->Home > fieldcrops > tag > pestrpt > pestrpt04

Eastern New York Field Crops Pest Report, 2004

This is a seasonal scouting report giving growers in the Eastern New York area information on the presence of agricultural pests. The report is written by Ken Wise, IPM Extension Area Educator for Livestock and Field Crops.

September 10, 2004


Check For Stalk Rots!

It is important to monitor your fields for stalk rots as you prepare for harvest. If you have an infection of stalk rot it can cause the plant to die early losing grain or silage yields. Stalk rots are caused by many different fungi that enter the plant. They occur when the plant is under stress or when it may be injured by insect pests, hail, deer and bird damages, drought or soil saturation, lack of sunlight, extended cool weather, and the lack of fertility. The following are symptoms of specific stalk rots:

Anthracnose stalk rot symptoms may appear after tasselling as vertical, tan to reddish brown, water-soaked lesions (streaks) in the stalk rind. Lesions become large, dark brown to shiny black. Fields with high amounts of anthracnose leaf blight (both diseases have the same causal agent) should be checked for indications of anthracnose stalk rot.

Diplodia stalk rot symptoms may appear as numerous black pycnidia in the lower internodes of the stalk. The black dots are the size of a pinhead or smaller. When conditions are wet a white mold may develop on the stalk surface.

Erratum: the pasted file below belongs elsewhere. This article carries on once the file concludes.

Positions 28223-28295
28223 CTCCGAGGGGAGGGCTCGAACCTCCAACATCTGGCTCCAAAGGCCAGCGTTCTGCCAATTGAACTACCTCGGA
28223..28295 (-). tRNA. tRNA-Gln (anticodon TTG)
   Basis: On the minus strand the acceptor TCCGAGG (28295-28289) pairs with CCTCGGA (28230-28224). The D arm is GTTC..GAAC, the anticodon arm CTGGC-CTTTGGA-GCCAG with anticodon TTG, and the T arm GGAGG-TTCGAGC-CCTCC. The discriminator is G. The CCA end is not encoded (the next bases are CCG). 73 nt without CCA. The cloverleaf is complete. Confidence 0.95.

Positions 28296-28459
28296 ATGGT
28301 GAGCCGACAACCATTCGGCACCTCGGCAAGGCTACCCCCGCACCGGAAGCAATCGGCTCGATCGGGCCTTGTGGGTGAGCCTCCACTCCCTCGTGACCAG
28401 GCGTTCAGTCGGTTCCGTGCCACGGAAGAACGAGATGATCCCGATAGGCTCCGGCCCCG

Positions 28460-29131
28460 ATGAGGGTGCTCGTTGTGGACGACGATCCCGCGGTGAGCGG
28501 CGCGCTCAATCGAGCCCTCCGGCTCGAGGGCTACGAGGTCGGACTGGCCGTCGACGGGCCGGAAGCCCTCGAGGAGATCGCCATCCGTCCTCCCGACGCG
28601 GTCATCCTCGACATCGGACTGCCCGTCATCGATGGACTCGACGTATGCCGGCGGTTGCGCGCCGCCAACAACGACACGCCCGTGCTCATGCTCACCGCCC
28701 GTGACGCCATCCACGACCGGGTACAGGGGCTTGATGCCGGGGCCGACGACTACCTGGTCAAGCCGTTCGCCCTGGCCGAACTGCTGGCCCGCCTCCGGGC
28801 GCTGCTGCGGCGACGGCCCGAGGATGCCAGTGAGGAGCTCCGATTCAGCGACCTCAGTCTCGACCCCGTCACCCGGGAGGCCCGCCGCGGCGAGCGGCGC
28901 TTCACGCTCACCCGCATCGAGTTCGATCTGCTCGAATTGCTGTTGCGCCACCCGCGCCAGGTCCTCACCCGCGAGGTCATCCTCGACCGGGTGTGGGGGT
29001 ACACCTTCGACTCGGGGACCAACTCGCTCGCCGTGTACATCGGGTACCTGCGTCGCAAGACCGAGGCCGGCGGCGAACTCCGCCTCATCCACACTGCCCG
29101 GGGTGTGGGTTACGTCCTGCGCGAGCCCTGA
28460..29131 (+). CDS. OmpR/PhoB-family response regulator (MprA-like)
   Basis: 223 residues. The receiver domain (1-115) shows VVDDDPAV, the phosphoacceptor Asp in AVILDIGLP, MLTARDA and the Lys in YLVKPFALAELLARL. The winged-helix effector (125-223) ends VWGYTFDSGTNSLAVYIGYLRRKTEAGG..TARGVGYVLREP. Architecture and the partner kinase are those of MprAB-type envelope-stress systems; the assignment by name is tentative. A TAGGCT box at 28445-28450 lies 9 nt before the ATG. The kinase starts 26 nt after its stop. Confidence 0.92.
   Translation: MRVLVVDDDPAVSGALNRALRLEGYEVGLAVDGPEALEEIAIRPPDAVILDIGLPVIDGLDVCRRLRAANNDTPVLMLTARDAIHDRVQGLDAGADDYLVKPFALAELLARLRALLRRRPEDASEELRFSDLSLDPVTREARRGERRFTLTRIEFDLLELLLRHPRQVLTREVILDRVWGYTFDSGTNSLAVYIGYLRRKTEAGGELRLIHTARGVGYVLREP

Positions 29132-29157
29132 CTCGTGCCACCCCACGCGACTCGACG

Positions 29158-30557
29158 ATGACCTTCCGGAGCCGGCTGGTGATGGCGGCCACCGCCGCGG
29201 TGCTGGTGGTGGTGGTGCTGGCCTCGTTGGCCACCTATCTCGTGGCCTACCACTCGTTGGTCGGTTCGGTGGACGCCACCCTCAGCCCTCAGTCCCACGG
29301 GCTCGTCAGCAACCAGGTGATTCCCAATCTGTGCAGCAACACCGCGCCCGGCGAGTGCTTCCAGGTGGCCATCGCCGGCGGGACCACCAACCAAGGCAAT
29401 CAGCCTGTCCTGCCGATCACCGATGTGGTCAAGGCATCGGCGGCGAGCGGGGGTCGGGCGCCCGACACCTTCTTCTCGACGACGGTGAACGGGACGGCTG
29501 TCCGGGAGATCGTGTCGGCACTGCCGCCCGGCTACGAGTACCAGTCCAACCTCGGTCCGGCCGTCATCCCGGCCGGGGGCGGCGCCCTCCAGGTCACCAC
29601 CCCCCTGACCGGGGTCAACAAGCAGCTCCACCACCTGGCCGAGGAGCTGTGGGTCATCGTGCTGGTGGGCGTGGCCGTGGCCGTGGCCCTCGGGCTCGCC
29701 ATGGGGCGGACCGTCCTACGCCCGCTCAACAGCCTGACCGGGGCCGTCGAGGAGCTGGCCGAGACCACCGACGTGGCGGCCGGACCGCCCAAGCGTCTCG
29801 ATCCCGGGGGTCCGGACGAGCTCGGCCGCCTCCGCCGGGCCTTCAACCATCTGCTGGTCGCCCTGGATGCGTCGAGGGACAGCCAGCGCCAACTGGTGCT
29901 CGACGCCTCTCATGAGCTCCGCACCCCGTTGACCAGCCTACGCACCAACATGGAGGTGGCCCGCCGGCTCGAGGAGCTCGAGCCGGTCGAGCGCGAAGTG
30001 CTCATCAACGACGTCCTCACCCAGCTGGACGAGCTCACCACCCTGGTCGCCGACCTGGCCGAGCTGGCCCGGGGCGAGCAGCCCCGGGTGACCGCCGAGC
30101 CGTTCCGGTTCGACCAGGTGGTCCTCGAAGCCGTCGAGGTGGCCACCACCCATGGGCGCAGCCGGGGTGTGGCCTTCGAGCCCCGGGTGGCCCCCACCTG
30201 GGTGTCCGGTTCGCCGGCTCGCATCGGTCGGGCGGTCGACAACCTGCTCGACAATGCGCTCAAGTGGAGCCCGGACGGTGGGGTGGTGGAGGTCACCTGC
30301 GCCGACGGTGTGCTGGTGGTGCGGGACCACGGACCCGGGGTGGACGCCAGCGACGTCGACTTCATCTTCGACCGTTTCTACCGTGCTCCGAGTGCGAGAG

Fusarium stalk rot normally starts just after pollination and symptoms appear later in the season. When you cut open the stalk, the pith appears as a whitish to pink (salmon) color. There are also distinctive brown streaks on the lower internodes.

The first symptom of gibberella stalk rot is the onset of grayish-green color of the leaves. The stalk will turn dark green to tan near the base of the plant. The pith of the stalk becomes soft and will appear as a red to pinkish color.

Pythium stalk rot normally appears as a decay of the first internode above the soil. The pith will become soft, turn brown and appear water-soaked. Many times the stalk can twist and/ or lodge. Even though it may have lodged the plant will stay green for several weeks because the vascular tissue is not destroyed.

If you discover certain stalk rot diseases make notes of the hybrid, tillage methods, rotation history, and planting date. By doing this you be able to avoid the disease occurrence in the future. The following is the effectiveness of specific management practices for stalk rots:

               Resistant Crop Rotation  Clean Plow          

Corn Disease   Variety   Rotation       Down of Residues      Fungicides

Stalk rots

Anthracnose    1     1                 1              4

     All other 2     3                 3              4

1= highly effective, 2= moderately effective, 3=slightly effective, 4= not effective, 5 = not usually economical,

Reference: Purdue University Field Crops Pest Management Manual

As with most diseases that attack corn, if you can reduce stress on the plants you most likely can reduce the occurrence of certain stalk rots. Having a sound fertility program based on soil testing is important for keeping a corn plant healthy. Select a hybrid with resistance to certain diseases and good standability that is adapted to your region. Some of these stalk rots can produce mycotoxins that can be toxic to livestock. You should consider having silage tested for certain mycotoxins if you had fields with stalk rots this season. For more information on corn diseases checkout our online publication: IPM for Corn Diseases